This is the complement to type applications in expressions: type applications in patterns. Being able to “extract” types from a pattern allows to properly name a given type to use it to type another expression. For example it will be possible to bind the existential type `a` in `data MyGadt b where Mk :: (Show a) => a -> MyGadt Int` in a pattern match by writing

``````case expr of MyGadt @a a ->
print a where

-- here the type `a` has been bound in the pattern match
print :: a -> Text
print = T.pack (show a)``````

The implementation should start before the end of the year.

The Thoralf Plugin: For Your Fancy Type Needs

This Haskell plugin uses a SMT solver to solve some of the obvious type constraints which GHC is not able to solve by itself.

Suggesting Valid Hole Fits for Typed-Holes (Experience Report)

Another useful tool for programming in Haskell. In Haskell we can use “type holes” giving the type that is expected in a given place and also some values which can fit that hole. Unfortunately type holes can be pretty useless with some expressions, using lenses for example. Now the suggestions for what can be put in the hole have been vastly improved by looking at all the functions in scope which could create a value for the hole. For example `_ :: [Int] -> Int` will suggest `Prelude.head` and `Prelude.last`. But we can go further and ask for some “refinement”: which function, having itself a hole could be used to fill in the hole? In the example above `foldr` could also be used provided that `foldr` has the right parameters.

And… this is all available in GHC 8.6.1 already and even able to use the new `doc` feature adding documentation to the suggestions.

A Promise Checked Is a Promise Kept: Inspection Testing

When the documentation of a library like `generic-lens` says “the generated code is performant because it is the same as manually written code”, can you really trust it? It turns out that version `0.4.0.0` of that library was breaking that promise and it was fixed is `0.4.0.1`.

Fortunately, `inspection-testing` is a GHC plugin to save the day. With that plugin you can instruct GHC to check the generated GHC Core code: `inspect \$('genericAgeLens === 'manualAgeLens)`. You can also test if you have unwanted allocations in your code. For example the `Data.Text` package has many functions which are supposed to be “subject to fusion” but inspection testing proves that they are not.

Branching Processes for QuickCheck Generators

Dragen is library generating QuickCheck’s `Arbitrary` instances for recursive datastructures. The cool thing is that you can specify the “depth” and the distribution of all constructors in the generated values. So you can ask for trees of depth 5 with a proportion of `Int` nodes which is twice the number of `Text` nodes.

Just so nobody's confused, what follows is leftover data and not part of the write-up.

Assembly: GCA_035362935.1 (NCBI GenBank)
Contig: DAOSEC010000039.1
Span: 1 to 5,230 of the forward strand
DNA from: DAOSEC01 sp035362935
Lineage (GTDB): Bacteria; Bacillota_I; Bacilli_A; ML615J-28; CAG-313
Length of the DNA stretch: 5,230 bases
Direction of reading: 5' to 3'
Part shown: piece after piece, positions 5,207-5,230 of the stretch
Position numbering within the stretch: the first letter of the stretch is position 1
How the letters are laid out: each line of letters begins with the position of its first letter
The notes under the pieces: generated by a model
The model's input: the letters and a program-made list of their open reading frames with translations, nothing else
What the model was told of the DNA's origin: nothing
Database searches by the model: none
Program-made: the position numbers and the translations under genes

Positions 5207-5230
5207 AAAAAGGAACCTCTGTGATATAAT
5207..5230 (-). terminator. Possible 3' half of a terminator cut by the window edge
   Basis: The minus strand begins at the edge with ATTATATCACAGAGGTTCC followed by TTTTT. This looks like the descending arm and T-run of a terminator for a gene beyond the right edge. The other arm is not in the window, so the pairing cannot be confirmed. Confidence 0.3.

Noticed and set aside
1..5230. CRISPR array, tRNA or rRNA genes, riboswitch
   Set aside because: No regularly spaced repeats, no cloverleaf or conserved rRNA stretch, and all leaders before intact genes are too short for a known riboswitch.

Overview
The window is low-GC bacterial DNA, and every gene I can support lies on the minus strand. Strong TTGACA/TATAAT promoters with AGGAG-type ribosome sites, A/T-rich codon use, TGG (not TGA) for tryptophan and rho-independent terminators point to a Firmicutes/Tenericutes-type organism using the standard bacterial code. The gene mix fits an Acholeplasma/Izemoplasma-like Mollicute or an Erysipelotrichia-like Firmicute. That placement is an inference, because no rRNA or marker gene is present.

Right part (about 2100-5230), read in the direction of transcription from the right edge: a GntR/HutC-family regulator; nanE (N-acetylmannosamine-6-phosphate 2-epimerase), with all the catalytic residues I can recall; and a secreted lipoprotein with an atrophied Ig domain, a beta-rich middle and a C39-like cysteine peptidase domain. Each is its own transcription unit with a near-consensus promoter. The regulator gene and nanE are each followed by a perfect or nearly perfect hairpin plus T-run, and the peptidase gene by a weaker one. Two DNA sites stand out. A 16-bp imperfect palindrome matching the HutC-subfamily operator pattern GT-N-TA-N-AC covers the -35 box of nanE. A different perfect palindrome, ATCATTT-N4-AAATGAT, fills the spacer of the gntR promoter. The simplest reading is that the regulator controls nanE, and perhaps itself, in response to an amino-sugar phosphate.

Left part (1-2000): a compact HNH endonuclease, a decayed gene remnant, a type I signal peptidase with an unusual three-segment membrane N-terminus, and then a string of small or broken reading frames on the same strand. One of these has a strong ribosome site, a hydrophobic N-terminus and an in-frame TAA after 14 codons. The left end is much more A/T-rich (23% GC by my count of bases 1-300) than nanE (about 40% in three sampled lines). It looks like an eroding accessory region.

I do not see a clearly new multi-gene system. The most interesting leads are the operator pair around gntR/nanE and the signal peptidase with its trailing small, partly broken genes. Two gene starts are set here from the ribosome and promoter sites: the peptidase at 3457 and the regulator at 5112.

Coherent Explicit Dictionary Application for Haskell

Finally a way to avoid the “one instance of a typeclass per type only!” limitation. This implemented proposal allows to materialize a typeclass instance as a “Dictionary” and then do an explicit “dictionary application” to specify which dictionary you want to apply. For example you can write `nubCI = nub @{ eqOn (map toLower) }` where `eqOn` produces a dictionary.

The main concern with this type of proposal is that we could break coherence which is guaranteed to happen where there’s only one instance per type. `Set` operations for example can not be used with 2 different `Ord` dictionaries. This can actually be checked by looking at the “role” of the type variable `a` in `Set a`. It is “nominal” whereas this proposal only works with “representational” roles. Otherwise if you try to do a dictionary application where there’s any possibility that you then get 2 different instances for the same typeclass then you get a warning.

Theorem Proving for All: Equational Reasoning in Liquid Haskell (Functional Pearl)

Such a brilliant idea, since theorems are types and proofs are code, let’s write the theorems as Liquid Haskell types and proofs as Haskell code! Then LiquidHaskell is able check if your proof of `reverse (reverse xs) == xs` is correct. You will not get all the support you can get from a general theorem prover environment but I think this is a neat teaching tool at least. And the proofs disappear at runtime, nice.